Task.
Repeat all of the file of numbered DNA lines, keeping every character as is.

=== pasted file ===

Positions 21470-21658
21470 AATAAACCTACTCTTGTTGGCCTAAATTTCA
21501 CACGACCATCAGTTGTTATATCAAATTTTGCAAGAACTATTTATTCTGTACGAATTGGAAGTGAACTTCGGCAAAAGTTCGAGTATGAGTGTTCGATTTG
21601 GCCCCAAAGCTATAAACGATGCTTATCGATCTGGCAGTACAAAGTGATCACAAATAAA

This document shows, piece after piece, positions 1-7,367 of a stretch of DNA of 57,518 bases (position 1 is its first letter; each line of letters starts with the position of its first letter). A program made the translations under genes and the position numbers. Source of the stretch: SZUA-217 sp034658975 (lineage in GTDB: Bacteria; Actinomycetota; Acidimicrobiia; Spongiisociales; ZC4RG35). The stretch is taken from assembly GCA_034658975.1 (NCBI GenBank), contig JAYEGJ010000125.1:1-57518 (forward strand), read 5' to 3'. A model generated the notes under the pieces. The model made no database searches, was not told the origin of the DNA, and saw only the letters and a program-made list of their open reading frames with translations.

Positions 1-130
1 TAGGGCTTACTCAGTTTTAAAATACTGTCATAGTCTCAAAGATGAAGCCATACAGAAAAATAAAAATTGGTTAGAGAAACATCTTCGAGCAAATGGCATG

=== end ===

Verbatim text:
Positions 21470-21658
21470 AATAAACCTACTCTTGTTGGCCTAAATTTCA
21501 CACGACCATCAGTTGTTATATCAAATTTTGCAAGAACTATTTATTCTGTACGAATTGGAAGTGAACTTCGGCAAAAGTTCGAGTATGAGTGTTCGATTTG
21601 GCCCCAAAGCTATAAACGATGCTTATCGATCTGGCAGTACAAAGTGATCACAAATAAA

This document shows, piece after piece, positions 1-7,367 of a stretch of DNA of 57,518 bases (position 1 is its first letter; each line of letters starts with the position of its first letter). A program made the translations under genes and the position numbers. Source of the stretch: SZUA-217 sp034658975 (lineage in GTDB: Bacteria; Actinomycetota; Acidimicrobiia; Spongiisociales; ZC4RG35). The stretch is taken from assembly GCA_034658975.1 (NCBI GenBank), contig JAYEGJ010000125.1:1-57518 (forward strand), read 5' to 3'. A model generated the notes under the pieces. The model made no database searches, was not told the origin of the DNA, and saw only the letters and a program-made list of their open reading frames with translations.

Positions 1-130
1 TAGGGCTTACTCAGTTTTAAAATACTGTCATAGTCTCAAAGATGAAGCCATACAGAAAAATAAAAATTGGTTAGAGAAACATCTTCGAGCAAATGGCATG